Earlier this week, Egypt’s Tahrir News conducted an interview with Dr. Amima Kamal, advisor to President Morsi on Women’s Affairs, a member of the Muslim Brotherhood’s Freedom and Justice party, and a member of the Constituent Assembly.
The discussion about female circumcision, or female genital mutilation, is causing some controversy. When asked what advice she would give to President Morsi concerning this practice, she said she would tell him that it should only be performed when the girl reaches puberty, and that it is wrong to perform it, as sometimes happens, when the girl is only seven or eight years old.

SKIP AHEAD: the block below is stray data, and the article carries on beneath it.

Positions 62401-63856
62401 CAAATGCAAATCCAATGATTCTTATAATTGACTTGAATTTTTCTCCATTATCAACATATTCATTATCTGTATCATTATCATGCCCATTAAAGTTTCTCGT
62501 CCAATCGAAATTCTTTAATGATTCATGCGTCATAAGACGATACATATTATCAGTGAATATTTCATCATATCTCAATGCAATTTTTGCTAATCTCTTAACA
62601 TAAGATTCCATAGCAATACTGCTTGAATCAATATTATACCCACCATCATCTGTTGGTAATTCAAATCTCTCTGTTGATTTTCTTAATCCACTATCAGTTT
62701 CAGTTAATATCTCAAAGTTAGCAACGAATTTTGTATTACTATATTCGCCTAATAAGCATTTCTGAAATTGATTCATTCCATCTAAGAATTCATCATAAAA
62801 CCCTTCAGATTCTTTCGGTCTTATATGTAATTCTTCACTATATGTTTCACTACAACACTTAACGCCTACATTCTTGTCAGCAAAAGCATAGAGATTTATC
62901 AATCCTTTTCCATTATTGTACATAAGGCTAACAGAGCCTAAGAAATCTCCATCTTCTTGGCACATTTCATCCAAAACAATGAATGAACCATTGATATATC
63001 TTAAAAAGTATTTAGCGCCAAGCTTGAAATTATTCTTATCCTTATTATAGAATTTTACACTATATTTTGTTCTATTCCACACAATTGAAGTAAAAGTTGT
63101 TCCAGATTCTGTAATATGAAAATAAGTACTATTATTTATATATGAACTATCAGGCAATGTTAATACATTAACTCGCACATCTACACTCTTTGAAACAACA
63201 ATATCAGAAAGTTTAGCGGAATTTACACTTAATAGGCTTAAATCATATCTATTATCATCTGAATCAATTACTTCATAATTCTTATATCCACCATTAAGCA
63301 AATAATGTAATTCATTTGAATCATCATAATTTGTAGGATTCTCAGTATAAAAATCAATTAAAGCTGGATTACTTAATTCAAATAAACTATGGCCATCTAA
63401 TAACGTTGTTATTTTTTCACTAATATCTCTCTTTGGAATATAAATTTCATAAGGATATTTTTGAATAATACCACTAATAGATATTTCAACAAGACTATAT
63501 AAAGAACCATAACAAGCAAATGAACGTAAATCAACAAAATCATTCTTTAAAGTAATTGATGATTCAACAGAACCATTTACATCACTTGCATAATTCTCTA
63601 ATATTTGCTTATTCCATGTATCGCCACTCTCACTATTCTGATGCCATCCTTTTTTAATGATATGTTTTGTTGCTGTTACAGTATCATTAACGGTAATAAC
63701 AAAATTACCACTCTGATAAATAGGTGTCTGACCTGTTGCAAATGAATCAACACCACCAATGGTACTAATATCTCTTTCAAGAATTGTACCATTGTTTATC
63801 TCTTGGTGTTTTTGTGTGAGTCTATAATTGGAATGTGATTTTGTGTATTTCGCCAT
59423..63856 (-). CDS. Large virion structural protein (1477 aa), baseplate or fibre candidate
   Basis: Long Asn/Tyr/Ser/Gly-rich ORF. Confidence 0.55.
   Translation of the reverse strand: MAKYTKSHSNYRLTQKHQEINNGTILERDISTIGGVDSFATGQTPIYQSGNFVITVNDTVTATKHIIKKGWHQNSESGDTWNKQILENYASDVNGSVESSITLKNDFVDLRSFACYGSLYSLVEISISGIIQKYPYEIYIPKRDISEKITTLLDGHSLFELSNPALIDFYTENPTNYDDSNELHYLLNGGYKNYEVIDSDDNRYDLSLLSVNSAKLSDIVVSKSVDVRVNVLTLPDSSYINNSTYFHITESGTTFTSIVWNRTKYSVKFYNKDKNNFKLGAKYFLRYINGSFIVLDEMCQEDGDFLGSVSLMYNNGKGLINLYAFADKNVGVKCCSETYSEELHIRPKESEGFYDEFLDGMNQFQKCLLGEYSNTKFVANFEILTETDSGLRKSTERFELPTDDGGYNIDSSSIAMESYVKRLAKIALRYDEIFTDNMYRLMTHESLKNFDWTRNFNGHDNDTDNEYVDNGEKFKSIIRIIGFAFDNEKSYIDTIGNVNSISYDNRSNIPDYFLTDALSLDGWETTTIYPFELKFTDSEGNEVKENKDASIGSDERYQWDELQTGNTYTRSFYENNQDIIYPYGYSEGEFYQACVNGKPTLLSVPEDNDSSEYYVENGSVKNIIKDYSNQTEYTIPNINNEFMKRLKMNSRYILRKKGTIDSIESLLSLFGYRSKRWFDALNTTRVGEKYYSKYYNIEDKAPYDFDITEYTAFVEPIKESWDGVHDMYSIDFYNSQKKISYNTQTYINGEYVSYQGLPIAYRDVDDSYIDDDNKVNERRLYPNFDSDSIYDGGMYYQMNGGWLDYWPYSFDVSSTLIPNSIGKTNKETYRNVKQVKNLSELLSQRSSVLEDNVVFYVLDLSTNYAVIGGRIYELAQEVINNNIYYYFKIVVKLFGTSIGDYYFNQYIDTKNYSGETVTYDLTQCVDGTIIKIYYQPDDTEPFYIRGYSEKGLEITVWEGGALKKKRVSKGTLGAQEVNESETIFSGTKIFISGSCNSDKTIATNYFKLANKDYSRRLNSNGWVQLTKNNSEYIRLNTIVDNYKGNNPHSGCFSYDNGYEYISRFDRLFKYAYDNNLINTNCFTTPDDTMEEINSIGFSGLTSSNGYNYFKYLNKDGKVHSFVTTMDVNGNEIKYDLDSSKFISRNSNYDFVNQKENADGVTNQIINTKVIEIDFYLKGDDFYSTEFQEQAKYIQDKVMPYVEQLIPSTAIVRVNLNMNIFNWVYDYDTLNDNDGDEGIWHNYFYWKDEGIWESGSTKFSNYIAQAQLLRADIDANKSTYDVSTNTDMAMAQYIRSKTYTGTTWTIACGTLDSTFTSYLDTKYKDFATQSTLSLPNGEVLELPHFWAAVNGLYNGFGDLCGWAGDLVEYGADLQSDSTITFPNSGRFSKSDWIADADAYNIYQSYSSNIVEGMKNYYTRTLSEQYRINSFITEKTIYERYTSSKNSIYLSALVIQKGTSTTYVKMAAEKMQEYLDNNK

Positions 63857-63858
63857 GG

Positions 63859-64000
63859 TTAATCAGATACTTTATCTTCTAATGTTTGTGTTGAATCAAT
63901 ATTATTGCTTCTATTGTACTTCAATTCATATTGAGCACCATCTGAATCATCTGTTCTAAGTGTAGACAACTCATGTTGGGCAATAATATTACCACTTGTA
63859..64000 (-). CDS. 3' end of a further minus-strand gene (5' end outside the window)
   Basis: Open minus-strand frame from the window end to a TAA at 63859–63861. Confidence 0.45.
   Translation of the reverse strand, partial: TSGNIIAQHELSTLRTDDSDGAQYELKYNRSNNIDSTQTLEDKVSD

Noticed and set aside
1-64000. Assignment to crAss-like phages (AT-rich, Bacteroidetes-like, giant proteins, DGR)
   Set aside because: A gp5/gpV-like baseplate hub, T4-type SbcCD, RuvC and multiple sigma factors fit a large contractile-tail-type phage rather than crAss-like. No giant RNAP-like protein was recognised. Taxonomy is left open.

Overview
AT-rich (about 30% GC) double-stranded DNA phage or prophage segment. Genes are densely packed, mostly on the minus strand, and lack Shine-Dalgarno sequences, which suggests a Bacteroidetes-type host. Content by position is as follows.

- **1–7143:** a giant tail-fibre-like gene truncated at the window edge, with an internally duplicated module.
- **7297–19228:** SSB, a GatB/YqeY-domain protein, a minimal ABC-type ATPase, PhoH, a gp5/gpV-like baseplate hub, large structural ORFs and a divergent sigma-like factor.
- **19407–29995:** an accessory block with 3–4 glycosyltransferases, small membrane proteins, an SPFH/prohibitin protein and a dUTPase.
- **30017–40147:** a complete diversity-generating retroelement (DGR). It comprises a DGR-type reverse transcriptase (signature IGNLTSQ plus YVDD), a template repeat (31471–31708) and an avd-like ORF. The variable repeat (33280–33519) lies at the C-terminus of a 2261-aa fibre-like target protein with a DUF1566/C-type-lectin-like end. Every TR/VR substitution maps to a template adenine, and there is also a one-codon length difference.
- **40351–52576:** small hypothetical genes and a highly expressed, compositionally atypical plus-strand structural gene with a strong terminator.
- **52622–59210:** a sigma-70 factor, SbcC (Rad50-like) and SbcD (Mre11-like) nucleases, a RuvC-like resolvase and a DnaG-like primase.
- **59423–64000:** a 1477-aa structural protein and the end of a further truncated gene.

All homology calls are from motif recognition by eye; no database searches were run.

Despite coming off somewhat neutral at times, saying for instance that the practice is not strictly Islamic, although it is permissible, at one point she asserted that those girls who do not have the operation performed are “lacking in faith [iman].”
Criticism naturally followed—including from Egypt’s National Council for Women, which condemned Kamal’s remarks as “against the dignity of Egyptian women”—and Kamal now denies making the comment.
In fact, Egyptian female politicians talking about how women are “lacking” is becoming commonplace. Earlier, for example, another female political candidate associated with the Salafi party said that women are lacking in “intelligence.”